Leigh sent me a message with a picture of an automotive thermostat that had a small hole drilled in it out towards the edge a day or two ago and was wondering if I had ever heard of this trick.
I replied that yes I had and had been doing that for years.
It’s a good tip to pass on, that’s what us mechanic types do.
Anything to make life easier for the next guy, especially if we have run into some crazy nightmare bullshit and have figured out an easy way to fix it.
It just so happened that I decided to go out and change the thermostat on my Caballero this morning as a bit of precaution since I started having problems with it.
The old thermostat is on the left and the one I put in is on the right.
The little hole helps air to escape which is especially helpful these days on engines that are prone to getting air pockets trapped in the cooling system and it also seems to help them operate more smoothly so you don’t get the thermostat slamming open and shut as the engine warms up.
Hopefully this will be the end of any cooling system issues.
The gauge doesn’t work right in the first place because the flexible printed circuit board behind the instrument cluster has got bad contacts on it somewhere and these older GM rigs were notorious for that. You can still find them for some rigs but not for this fucker apparently because I have looked.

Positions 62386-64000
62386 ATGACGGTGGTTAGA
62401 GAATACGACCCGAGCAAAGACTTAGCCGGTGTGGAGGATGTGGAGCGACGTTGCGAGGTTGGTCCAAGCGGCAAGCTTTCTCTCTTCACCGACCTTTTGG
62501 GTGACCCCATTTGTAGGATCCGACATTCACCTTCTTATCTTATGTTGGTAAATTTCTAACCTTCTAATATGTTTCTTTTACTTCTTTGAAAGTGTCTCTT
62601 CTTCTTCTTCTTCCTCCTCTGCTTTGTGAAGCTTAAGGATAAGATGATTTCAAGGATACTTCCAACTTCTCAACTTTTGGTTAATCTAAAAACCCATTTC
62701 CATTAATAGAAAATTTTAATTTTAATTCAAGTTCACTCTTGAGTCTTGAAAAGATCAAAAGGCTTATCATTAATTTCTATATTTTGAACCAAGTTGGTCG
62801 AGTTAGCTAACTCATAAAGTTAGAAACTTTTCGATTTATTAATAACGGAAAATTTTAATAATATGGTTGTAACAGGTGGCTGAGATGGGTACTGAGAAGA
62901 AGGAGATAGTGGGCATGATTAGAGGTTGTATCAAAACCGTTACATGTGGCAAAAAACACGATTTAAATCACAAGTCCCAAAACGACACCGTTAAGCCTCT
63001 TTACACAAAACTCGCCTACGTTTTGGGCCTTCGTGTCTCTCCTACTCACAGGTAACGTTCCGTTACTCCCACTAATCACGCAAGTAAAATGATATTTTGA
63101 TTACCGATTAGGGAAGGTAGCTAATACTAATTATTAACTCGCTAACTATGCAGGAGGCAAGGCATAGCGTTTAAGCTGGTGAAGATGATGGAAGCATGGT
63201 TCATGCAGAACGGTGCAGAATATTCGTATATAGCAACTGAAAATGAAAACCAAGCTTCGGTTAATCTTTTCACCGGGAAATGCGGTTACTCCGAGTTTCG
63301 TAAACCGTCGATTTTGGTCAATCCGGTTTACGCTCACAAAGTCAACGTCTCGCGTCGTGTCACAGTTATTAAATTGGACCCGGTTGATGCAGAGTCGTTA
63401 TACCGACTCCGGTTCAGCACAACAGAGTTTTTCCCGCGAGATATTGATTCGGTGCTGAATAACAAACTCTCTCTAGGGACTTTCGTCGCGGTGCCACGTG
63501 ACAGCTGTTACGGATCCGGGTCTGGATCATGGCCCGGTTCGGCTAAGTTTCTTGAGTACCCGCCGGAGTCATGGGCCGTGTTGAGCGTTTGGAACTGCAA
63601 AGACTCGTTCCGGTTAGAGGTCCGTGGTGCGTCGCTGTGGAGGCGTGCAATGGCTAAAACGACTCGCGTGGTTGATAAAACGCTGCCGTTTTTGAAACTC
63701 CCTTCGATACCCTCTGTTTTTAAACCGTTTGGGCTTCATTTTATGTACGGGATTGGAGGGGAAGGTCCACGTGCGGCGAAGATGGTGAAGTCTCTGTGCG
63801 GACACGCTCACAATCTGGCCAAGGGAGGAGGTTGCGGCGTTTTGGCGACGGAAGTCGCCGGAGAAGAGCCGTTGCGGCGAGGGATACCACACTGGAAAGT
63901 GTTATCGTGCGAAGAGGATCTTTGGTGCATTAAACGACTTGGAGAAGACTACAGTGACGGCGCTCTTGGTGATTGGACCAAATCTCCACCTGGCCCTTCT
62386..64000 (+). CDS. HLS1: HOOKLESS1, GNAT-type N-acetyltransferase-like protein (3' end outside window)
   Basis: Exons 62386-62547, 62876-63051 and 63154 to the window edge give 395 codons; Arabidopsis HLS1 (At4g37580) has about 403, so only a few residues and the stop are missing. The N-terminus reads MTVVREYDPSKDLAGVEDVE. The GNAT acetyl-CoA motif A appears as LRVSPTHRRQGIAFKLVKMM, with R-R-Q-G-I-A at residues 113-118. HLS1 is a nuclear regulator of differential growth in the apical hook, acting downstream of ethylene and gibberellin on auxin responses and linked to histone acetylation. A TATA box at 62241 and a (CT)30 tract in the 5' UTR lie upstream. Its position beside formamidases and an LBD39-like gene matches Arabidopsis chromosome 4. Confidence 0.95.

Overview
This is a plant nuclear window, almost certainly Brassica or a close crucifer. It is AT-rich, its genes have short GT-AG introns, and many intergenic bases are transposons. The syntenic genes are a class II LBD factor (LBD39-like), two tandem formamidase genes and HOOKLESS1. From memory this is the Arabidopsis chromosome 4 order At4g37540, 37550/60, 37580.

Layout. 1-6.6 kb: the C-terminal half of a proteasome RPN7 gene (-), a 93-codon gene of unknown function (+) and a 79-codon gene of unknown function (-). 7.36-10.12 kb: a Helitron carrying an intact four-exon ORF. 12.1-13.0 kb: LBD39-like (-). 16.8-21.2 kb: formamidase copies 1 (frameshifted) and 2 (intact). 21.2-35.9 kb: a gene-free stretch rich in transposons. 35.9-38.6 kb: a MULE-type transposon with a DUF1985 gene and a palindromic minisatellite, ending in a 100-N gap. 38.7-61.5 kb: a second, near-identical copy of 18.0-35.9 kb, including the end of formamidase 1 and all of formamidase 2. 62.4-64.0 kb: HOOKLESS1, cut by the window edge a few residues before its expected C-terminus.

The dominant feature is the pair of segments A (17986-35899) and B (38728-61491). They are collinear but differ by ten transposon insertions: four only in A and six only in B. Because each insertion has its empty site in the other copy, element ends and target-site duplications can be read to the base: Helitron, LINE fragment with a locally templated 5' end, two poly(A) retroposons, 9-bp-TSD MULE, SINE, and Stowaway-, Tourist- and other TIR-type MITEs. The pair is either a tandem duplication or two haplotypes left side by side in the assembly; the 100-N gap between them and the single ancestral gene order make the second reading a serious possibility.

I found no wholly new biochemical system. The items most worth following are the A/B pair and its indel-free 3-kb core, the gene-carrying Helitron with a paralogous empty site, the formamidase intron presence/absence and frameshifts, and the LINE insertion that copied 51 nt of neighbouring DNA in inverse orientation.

The GMC version of the El Camino had a different gauge package than the Chevy version.
I have a little after market 3 gauge set that I think I am going to install to get past this issue.
The only problem there is that it isn’t going to help the gas gauge not working issue.
I have been using the trip odometer for that since the day I bought it and found out the gauges are fucked up.
I put gas in it every 100 miles whether it needs it or not.
Amazingly enough, at 37 years of age, the old bastard still gets 20 miles to the gallon.
This is a good thing because it only has a 10 gallon tank.
I can’t believe they didn’t put a bigger tank underneath the ass of these things.